beginnings

noun, the point in time or space at which something starts

Backpacks are filled. Lunch boxes brim with favorite sandwiches, chips, cookies, and fruit. New outfits are donned. Yellow rectangles filled with children’s faces cram into the streets. Eager (and depressed) faces fill the desks in wildly decorated classrooms. Once again it’s here. School has started.

It’s interesting that we mark a year from January to December, when in reality the year begins in September and ends in August. Agree?  January is not the month filled with the hope of new beginnings, a chance to change behavior and establish positive, new habits. September is.

What’s my evidence for such a declaration? First, we mark the start of the school year with shopping – for “new” everything.  New trendy clothes, pristinely blank notebooks, colorful new backpacks and lunch boxes, unused pens, and freshly sharpened pencils. All of these things scream that something “new” is coming — in this case a new year.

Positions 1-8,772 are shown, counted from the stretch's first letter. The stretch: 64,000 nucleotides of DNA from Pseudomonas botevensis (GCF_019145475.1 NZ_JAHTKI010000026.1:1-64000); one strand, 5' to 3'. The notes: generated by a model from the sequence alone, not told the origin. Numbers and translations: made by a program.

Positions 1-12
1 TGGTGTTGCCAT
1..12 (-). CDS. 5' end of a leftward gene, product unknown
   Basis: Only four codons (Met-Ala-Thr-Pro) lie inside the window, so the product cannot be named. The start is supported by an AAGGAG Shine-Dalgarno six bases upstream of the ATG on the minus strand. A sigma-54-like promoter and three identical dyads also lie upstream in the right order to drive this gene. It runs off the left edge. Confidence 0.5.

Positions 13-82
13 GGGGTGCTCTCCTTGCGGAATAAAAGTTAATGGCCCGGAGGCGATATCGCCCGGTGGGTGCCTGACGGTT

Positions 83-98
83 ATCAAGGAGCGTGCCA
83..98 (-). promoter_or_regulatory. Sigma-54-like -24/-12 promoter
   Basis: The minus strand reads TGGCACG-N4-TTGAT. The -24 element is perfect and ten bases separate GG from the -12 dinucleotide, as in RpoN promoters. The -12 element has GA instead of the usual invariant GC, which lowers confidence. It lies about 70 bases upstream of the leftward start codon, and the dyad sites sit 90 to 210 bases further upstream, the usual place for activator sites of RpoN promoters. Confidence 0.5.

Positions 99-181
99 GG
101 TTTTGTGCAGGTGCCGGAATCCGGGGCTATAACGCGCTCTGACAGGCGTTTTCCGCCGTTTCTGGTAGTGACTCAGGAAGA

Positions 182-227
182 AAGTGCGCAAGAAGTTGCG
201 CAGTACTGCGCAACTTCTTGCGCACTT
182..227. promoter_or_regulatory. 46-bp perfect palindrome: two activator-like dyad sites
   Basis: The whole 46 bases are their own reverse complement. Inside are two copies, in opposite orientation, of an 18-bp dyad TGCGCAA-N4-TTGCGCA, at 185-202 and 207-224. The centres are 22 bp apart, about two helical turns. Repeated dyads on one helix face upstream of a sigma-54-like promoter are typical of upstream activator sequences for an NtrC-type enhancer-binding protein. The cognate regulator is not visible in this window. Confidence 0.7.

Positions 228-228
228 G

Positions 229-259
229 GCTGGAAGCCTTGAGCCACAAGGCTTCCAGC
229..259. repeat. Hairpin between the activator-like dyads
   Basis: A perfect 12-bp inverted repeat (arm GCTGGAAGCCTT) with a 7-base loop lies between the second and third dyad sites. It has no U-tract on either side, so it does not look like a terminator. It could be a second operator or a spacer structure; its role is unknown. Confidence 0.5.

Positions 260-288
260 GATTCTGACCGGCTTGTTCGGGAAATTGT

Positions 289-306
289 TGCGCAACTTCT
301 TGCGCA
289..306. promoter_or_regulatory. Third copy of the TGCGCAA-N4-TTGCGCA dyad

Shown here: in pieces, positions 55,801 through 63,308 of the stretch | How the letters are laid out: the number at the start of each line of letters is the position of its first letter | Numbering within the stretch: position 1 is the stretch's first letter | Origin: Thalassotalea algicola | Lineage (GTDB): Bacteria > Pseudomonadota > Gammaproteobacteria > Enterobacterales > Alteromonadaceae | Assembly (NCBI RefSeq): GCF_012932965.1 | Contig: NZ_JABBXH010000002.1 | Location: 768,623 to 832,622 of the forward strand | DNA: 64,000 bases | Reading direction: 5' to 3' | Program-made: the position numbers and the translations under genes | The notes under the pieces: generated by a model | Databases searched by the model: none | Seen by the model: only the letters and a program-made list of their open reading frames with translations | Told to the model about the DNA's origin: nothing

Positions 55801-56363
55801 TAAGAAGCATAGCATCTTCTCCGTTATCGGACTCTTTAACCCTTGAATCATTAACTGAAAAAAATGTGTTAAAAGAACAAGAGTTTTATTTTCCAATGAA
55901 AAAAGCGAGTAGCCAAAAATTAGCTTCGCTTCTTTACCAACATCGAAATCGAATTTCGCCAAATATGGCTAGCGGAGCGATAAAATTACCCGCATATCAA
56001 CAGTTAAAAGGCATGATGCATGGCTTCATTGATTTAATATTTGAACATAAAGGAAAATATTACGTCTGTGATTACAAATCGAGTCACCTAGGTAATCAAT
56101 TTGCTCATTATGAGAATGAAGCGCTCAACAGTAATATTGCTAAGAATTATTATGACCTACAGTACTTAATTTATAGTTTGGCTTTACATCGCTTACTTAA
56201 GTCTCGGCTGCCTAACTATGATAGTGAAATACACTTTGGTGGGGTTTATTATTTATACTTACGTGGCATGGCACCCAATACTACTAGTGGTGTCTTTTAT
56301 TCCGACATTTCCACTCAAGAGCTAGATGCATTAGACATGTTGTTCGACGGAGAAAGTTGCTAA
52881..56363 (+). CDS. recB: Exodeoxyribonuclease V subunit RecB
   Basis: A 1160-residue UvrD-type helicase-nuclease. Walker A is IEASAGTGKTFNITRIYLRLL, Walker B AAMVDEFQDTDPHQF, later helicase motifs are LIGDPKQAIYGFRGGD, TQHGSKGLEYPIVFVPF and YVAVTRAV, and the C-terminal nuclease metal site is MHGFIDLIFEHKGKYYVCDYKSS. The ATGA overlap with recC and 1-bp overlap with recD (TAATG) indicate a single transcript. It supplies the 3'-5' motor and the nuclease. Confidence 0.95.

Nothing excited me more than a new notebook and a unused, freshly-sharpened pencil. In a way, it symbolized so many things: a chance to learn something new, an opportunity to be a better student, a way to grow as a unique individual, but most of all a chance to start over.

A new school year meant a new chapter in my life and that always thrilled me. I could take my pencil and notebook and write a story. Sometimes it held moments of pure happiness, a budding romance, or unforgettable best friend snippets. On other days it held tears from a broken heart, worries of what’s-to-come, or girl-drama tears. Some days I thought I wouldn’t survive, but I did. Some days I believed would last forever, but they didn’t. Some days I thought I had it all figured out, but I didn’t.

But know who did?  God.  In Psalms 139:16 it says, “everyday of my life was recorded in your book. Every moment was laid out before a single day had passed.” God had every moment already written in his own notebook.  So many times I sought to write my own story (especially in that 8th grade year), but if I had only relaxed and let Him do it, I would have saved myself a lot of worries, wasted moments, and tears.

This year let’s all take a moment to dedicate our notebook to God. To let our pencil move in the words that He wants to write for our lives. When we do, nothing that happens–good or bad–will be wasted. We will have a chance to be exactly who He has called us to be, and there is no greater reward at the end of the year than looking back and seeing all our hard work. After all, he already views us as His star student!

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